Monday, April 30, 2012

Webinar: Writing the Filmic Novel

I'm very excited that Hofstra University has asked me to teach a webinar called Writing the Filmic Novel. Here's the description from the course catalog:

Almost all bestselling novels have one thing in common: a strong narrative thread that plays out like a movie. In this intensive one hour webinar, master storyteller Ellen Meister will show you how to structure your plot in three acts to create a story that will appeal to readers, agents, publishers and maybe even Hollywood. Regardless of your genre, you'll learn tricks for involving the reader in your protagonist's inner and outer journey, building to an exciting climax and delivering an ending that gives the story purpose. This is an invaluable class for any fiction writer who wants their novel to come alive with the kind of "filmic" structure that resonates so powerfully with modern readers. 
OFFERED JUNE 5, 7-8 PM Eastern Standard Time 

When I first spoke to the folks at Hofstra, my big concern was keeping the price down, as I've seen writing webinars run from $90 - $150, which I think is too high.

"Can we keep it down to $60?" I asked.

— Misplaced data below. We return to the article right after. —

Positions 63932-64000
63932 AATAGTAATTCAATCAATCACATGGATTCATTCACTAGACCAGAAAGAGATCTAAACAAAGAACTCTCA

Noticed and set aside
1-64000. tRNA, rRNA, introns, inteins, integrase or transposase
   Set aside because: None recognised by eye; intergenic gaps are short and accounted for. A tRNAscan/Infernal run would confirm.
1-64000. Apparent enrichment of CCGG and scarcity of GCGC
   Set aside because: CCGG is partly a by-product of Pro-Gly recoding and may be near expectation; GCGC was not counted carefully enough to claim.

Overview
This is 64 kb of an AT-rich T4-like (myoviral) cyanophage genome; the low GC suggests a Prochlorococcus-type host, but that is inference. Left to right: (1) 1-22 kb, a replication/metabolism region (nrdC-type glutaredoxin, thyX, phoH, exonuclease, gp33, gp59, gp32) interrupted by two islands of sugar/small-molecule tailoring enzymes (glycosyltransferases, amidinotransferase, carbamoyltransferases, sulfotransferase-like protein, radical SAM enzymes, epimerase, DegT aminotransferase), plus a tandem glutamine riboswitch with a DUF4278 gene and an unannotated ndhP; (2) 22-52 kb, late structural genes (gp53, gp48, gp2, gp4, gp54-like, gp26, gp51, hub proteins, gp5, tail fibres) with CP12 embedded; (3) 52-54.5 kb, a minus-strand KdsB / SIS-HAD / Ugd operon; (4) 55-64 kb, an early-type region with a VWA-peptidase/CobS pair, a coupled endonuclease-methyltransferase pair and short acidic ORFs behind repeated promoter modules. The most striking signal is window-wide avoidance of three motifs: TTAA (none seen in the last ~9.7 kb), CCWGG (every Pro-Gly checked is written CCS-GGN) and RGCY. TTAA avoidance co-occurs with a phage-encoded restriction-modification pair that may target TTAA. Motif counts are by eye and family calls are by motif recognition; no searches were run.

"How does $40 sound?" they said.

I thought that sounded awesome. And better yet, it's only $35 if you pre-register. This is a one-hour online class, and it's filling up. (Enrollment is limited, even though it's a webinar.) So if you're interested, please check it out soon. Click here for info.

FYI, I've taught several novel writing classes at Hofstra, and have distilled the best lessons into this information-packed session. So I think it will be quite valuable to anyone interested. Feel free to forward the info. Thanks!

Saturday, April 21, 2012

SurveyMonkey is NOT a free service

I just got burned by a classic bait and switch thanks to SurveyMonkey, so I thought I'd spread the word.

I posted a single question survey, and after it was already up and running I got notified that I will not be able to see the results for free since I have over 100 respondents. It's going to cost me $24. That's one, single-question survey, friends.

Be warned.